LVMH, the French owner of Louis Vuitton and Givenchy, said it has held preliminary discussions with jeweler Tiffany & Co. on a possible takeover.
There’s no assurance that the discussions will result in any agreement, the French luxury giant said.
Bloomberg reported earlier that LVMH has offered about $14.5bn, or $120 a share, for the jeweler in a deal that would expand its access to US luxury shoppers. That would be about 22 per cent more than the October 25 closing price.
“Tiffany could prove an interesting fit to LVMH, which is still underpenetrated in jewelry,” said Deborah Aitken, senior luxury-goods analyst at Bloomberg Intelligence. With branded jewelry growing at about 6 per cent a year – about 200 basis points faster than high-end watches – she said buying Tiffany could help LVMH compete against companies such as Swiss rival Richemont SA, the owner of Cartier and Van Cleef & Arpels.
Tiffany is expected to reject the offer as undervalued, the Financial Times reported Sunday, citing people familiar with the matter.
If successful, though, the purchase would be the biggest deal yet for LVMH founder and Chairman Bernard Arnault, Europe’s richest man. An acquisition would give LVMH an iconic 182-year-old US brand known for its robin’s egg blue boxes and its role as a favorite haunt of Holly Golightly in Truman Capote’s “Breakfast at Tiffany’s.” The French company also owns the Bulgari jewel and watch brand, Sephora cosmetics stores, Hublot watches and Dom Perignon Champagne.
Tiffany shares advanced 22 per cent this year to close at $98.55 on Friday, generating a stock value of $11.9bn. Still, that’s well short of their closing peak of $139.50 in July 2018.
Paris-based LVMH rose about 1 per cent. It has jumped about 50 per cent this year, giving it a market capitalization of about $215bn.
Representatives for Tiffany declined to comment.
A fair valuation of Tiffany would be about $160 a share or higher, according Cowen & Co. analyst Oliver Chen. He wrote in a note Sunday that Tiffany’s “strategic positioning as a gifting authority, brand DNA as a diamond and bridal authority, are leading qualities and deserve an exceptional premium.”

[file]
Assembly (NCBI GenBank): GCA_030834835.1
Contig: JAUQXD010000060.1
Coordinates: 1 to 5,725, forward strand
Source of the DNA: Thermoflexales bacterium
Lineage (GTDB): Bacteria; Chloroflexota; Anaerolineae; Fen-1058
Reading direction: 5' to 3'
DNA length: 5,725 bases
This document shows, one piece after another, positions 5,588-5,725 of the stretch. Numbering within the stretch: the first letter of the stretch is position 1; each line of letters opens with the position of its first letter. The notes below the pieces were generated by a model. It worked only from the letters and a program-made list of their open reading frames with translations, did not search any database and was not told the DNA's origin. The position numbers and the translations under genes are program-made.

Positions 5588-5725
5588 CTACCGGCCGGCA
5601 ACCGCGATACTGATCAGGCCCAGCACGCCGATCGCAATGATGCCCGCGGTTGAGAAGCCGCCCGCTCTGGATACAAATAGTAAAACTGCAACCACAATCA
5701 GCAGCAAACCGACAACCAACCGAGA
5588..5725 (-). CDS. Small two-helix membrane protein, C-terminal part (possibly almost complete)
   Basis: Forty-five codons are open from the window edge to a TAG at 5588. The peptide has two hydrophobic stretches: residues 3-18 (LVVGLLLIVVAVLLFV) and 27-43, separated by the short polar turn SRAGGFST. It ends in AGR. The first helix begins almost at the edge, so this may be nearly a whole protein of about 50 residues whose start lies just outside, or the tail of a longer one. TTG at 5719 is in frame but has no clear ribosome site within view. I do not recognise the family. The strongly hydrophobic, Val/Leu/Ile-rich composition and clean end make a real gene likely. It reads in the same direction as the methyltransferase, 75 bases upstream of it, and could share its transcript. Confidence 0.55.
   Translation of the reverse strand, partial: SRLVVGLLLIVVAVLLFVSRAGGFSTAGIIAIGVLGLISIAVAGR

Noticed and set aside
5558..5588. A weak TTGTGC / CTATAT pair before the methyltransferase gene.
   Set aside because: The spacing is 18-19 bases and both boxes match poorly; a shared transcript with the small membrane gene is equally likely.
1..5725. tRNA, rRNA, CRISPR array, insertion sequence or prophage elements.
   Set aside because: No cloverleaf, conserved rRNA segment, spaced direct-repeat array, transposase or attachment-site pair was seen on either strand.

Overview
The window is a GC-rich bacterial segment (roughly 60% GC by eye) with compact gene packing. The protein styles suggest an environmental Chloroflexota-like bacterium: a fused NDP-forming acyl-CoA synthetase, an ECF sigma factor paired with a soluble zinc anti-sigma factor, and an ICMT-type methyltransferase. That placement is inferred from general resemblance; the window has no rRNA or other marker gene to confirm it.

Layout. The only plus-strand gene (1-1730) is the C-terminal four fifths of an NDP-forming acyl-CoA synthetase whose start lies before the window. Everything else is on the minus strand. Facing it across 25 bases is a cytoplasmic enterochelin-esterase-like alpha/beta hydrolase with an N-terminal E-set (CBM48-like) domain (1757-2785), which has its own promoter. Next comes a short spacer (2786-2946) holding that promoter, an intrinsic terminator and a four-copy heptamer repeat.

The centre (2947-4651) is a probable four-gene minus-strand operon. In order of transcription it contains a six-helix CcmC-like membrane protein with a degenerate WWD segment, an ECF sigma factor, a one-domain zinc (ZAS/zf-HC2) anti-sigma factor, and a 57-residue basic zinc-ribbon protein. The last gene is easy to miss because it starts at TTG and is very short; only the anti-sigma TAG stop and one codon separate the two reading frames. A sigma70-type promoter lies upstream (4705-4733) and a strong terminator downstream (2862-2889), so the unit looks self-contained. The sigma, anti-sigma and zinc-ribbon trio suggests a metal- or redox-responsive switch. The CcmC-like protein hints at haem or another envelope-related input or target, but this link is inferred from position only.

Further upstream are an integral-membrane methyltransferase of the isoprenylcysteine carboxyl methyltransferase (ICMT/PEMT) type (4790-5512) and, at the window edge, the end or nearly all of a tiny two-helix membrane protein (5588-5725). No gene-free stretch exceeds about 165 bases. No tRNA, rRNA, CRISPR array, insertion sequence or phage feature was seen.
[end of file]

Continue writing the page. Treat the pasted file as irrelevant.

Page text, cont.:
A takeover of Tiffany would be bigger than the $7bn LVMH paid for the rest of Christian Dior in 2017. For 70-year-old Arnault, it would be his first major transaction since the purchase of luxury hotel chain Belmond last year, and potentially among the largest deals by a European company in 2019.
An acquisition would further diversify the conglomerate, which has been riding a wave of luxury demand in China but faces risks including that country’s trade war with the US and the months-long anti-Beijing protests in Hong Kong. The company nonetheless beat analysts’ estimates with a 19 per cent sales gain for its key fashion and leather business in the most recent quarter.
LVMH is looking to sharpen its focus on the US, the company’s second-largest region by revenue behind Asia. Earlier this month, it opened a new Louis Vuitton factory in Texas in a ceremony that included President Donald Trump and his daughter Ivanka.
Tiffany, after a difficult period when it lost track of consumer trends and suffered from a slump in US tourism, has been bouncing back under Chief Executive Officer Alessandro Bogliolo, revamping its New York flagship store with major investments targeting younger shoppers.
Bogliolo, a former executive of Bulgari and jeans label Diesel who was hired by the US jeweler two years ago after hedge fund Jana Partners pushed for changes, has refreshed Tiffany’s marketing. The CEO said last month that he plans to open more stores in mainland China as a weak yuan deters the country’s consumers from spending overseas.
“Tiffany would become a better company and stronger competitor under the ownership of LVMH,” according to Rogerio Fujimori, analyst at RBC Capital Markets. He wrote in a note Sunday that jewelry is one of the most attractive categories in the luxury sector, “with only a handful of truly global players, and Tiffany has a proven brand equity in Asia.”
In jewelry, LVMH isn’t as dominant as in fashion. Adding Tiffany would expand the French giant’s potential market with somewhat more accessible offerings. Unlike Bulgari’s more-rarified offerings, such as a $2.2m wristwatch, Tiffany is better known for engagement rings that might cost a couple months’ pay.
Arnault is already the world’s third-richest man with a fortune of $96.5bn, according to Bloomberg Billionaires Index. A deal for Tiffany would keep him ahead of Richemont’s Johann Rupert and Gucci owner Kering’s Pinault family in the race to consolidate the luxury industry. With sales of more than $50bn, LVMH dwarfs Tiffany, which has about $4.4bn.
If an agreement is reached, it would mark the latest push by a French acquirer to tap growth in the US French technology company Dassault Systemes SE agreed in June to buy Medidata Solutions Inc., a software firm that analyzes clinical trials, for $5.7bn. And last year, Axa SA acquired XL Group Ltd. for $15.3bn, seeking to capture a bigger slice of the US property and casualty market.